At the end of each meditation you will generally have a sense of gratitude and appreciation, just for the simple fact of having had some quiet time and for the experience of peace and calmness it has brought. It is good to express this in a short prayer of thanksgiving. I often say a prayer I was taught by my one of my first teachers in prayer, Fr Matthew McGetrick:

May the Grace I have received, Lord, sink deep into my heart,
bear fruit in my life and keep me always in thanksgiving, in praise of your name.

In summary

  • Each day find a comfortable quiet place. Close your eyes, spend a few minutes relaxing and becoming aware of the Lord’s presence within you and around you, Say a short prayer to the Holy Spirit.
  • Be open to the Lord; do not hide from Him, let Him look at you and love you. Begin with just a few minutes each day. Gradually try to increase this prayer time, but do it slowly and gently; do not try to rush things. When distractions come, as they will, do not be anxious, let them come and go. Focus gently on your breath and repeat your prayer word quietly and attentively.
  • Do not worry if you sometimes fall asleep, your body may need this rest. When you become aware of ‘waking up’ gently rest again on the Lord’s loving gaze or repeat your prayer word.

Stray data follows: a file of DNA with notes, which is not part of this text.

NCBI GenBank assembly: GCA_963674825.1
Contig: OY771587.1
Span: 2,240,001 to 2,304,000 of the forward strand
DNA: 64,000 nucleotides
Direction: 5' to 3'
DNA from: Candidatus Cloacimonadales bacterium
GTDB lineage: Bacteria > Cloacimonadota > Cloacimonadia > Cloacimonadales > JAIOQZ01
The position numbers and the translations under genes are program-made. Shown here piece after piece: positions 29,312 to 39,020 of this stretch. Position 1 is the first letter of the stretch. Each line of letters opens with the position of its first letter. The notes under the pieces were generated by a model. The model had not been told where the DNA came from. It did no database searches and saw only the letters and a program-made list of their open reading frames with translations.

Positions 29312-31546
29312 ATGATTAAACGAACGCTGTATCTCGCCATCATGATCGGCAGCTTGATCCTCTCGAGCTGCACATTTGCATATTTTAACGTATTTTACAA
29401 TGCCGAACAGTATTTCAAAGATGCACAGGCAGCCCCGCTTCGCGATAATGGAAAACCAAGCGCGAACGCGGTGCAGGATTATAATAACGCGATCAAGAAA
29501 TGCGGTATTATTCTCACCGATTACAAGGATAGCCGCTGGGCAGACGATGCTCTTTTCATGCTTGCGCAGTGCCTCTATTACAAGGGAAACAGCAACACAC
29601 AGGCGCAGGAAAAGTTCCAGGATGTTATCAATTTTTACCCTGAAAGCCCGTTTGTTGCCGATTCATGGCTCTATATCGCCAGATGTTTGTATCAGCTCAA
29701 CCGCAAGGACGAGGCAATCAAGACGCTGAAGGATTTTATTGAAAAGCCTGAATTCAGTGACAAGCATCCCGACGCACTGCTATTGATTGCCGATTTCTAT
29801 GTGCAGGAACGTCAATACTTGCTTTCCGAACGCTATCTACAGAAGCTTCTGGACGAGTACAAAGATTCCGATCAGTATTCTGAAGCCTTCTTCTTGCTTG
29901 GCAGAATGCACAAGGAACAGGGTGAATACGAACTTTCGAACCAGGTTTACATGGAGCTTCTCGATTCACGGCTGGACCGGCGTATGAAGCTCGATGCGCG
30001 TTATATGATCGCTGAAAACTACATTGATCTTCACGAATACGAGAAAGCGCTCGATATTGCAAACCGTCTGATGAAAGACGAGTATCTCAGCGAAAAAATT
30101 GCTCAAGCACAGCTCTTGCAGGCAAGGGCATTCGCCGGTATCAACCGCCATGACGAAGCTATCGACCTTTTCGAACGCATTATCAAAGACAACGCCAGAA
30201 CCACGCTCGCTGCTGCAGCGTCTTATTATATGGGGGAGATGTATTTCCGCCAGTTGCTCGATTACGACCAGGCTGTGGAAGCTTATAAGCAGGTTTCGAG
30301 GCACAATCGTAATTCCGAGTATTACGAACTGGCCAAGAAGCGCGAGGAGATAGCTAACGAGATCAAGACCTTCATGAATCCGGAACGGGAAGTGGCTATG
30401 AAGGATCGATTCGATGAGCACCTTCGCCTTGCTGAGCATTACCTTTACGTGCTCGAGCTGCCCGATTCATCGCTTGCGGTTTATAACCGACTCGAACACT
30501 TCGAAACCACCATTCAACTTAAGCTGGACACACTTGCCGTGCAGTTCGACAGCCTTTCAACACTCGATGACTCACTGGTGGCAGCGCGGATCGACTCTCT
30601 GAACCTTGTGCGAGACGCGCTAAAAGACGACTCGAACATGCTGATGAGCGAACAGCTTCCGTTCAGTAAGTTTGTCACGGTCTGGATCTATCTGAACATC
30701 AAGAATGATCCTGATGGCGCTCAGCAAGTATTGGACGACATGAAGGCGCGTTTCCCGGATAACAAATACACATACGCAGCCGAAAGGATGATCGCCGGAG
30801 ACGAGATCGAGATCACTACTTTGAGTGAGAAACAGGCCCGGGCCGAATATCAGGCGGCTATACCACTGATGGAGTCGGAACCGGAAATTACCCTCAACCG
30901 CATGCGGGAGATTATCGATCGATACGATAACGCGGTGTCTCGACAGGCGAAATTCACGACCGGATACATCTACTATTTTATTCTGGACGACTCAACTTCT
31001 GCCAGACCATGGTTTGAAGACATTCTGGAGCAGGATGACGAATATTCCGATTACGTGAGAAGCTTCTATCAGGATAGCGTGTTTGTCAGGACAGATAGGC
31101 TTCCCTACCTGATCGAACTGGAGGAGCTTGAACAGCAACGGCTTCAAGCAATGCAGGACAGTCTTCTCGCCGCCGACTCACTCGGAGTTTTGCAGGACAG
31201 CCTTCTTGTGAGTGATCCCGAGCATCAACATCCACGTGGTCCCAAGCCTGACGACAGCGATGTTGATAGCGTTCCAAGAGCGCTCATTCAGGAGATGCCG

• Finish each meditation with a short prayer of thanksgiving for the way you have been blessed.

During the day

  • If possible spend at least five minutes reading/reflecting on the gospels. In order to know Jesus and imitate Him we must reflect on His life and teaching. Sometimes you may prefer to reflect on the writings of one of the saints or great spiritual teachers. Chapter three will introduce you to a few of these.
  • As you engage in your daily tasks and during your quiet moments, you could pray your prayer word or phrase, and this will help to nurture your relationship with the Lord.

I’ll finish this section with a reminder that the most important thing is to keep on trying and to not be discouraged. The Lord knows the intent of your heart and appreciates every effort. There have been days when I have not been faithful to my regular meditation times; sometimes I’ve been too busy, too tired or just too distracted. But I always come back to it and, when I do, I realise just how much I need it and how I have missed it. There is something special about meditation; it keeps calling you back. It becomes part of you, like the way you think and the way you feel, and it gives an ever increasing awareness of how much you are loved and of the Lord’s gentle presence in your heart.